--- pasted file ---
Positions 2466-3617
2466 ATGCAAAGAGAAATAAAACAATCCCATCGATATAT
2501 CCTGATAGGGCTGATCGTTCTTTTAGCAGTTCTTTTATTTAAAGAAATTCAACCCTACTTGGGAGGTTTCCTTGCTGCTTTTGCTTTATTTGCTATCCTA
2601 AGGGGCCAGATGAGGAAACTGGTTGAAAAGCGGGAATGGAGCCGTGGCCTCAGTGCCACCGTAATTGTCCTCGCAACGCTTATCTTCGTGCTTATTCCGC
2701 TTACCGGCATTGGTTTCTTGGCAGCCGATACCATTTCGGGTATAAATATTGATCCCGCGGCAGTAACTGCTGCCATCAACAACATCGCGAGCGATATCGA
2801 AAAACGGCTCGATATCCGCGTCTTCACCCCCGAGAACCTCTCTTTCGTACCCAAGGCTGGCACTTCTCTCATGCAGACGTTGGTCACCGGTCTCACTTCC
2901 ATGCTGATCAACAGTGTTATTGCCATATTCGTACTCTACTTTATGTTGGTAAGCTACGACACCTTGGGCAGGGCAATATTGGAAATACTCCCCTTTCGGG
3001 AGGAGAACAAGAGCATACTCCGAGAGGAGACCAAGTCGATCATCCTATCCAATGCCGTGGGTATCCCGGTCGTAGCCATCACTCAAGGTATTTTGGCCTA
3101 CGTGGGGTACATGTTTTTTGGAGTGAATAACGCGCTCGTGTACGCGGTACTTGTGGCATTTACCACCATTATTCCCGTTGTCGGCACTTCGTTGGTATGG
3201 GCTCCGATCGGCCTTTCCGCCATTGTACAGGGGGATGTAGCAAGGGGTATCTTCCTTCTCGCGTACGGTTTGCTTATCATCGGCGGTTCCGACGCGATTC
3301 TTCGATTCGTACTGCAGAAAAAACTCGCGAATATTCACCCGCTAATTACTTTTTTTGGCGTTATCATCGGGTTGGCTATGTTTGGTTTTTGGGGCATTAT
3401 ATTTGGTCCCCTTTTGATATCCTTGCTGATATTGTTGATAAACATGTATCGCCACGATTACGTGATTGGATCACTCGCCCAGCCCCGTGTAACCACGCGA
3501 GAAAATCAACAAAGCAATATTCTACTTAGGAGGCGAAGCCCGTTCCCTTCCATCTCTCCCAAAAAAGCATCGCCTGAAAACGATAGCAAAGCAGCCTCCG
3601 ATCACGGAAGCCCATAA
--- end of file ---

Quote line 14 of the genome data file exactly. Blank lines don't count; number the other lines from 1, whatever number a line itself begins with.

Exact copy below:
3601 ATCACGGAAGCCCATAA